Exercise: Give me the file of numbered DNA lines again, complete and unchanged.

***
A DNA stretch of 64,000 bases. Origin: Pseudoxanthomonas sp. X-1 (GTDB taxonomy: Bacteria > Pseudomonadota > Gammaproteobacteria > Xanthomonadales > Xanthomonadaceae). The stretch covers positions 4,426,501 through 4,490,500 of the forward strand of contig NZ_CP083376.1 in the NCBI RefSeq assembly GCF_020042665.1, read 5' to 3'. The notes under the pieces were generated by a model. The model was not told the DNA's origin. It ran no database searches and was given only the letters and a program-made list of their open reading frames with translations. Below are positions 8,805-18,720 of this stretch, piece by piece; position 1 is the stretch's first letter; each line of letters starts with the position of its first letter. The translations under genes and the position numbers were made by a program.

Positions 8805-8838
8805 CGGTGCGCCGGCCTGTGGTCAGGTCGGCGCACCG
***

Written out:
A DNA stretch of 64,000 bases. Origin: Pseudoxanthomonas sp. X-1 (GTDB taxonomy: Bacteria > Pseudomonadota > Gammaproteobacteria > Xanthomonadales > Xanthomonadaceae). The stretch covers positions 4,426,501 through 4,490,500 of the forward strand of contig NZ_CP083376.1 in the NCBI RefSeq assembly GCF_020042665.1, read 5' to 3'. The notes under the pieces were generated by a model. The model was not told the DNA's origin. It ran no database searches and was given only the letters and a program-made list of their open reading frames with translations. Below are positions 8,805-18,720 of this stretch, piece by piece; position 1 is the stretch's first letter; each line of letters starts with the position of its first letter. The translations under genes and the position numbers were made by a program.

Positions 8805-8838
8805 CGGTGCGCCGGCCTGTGGTCAGGTCGGCGCACCG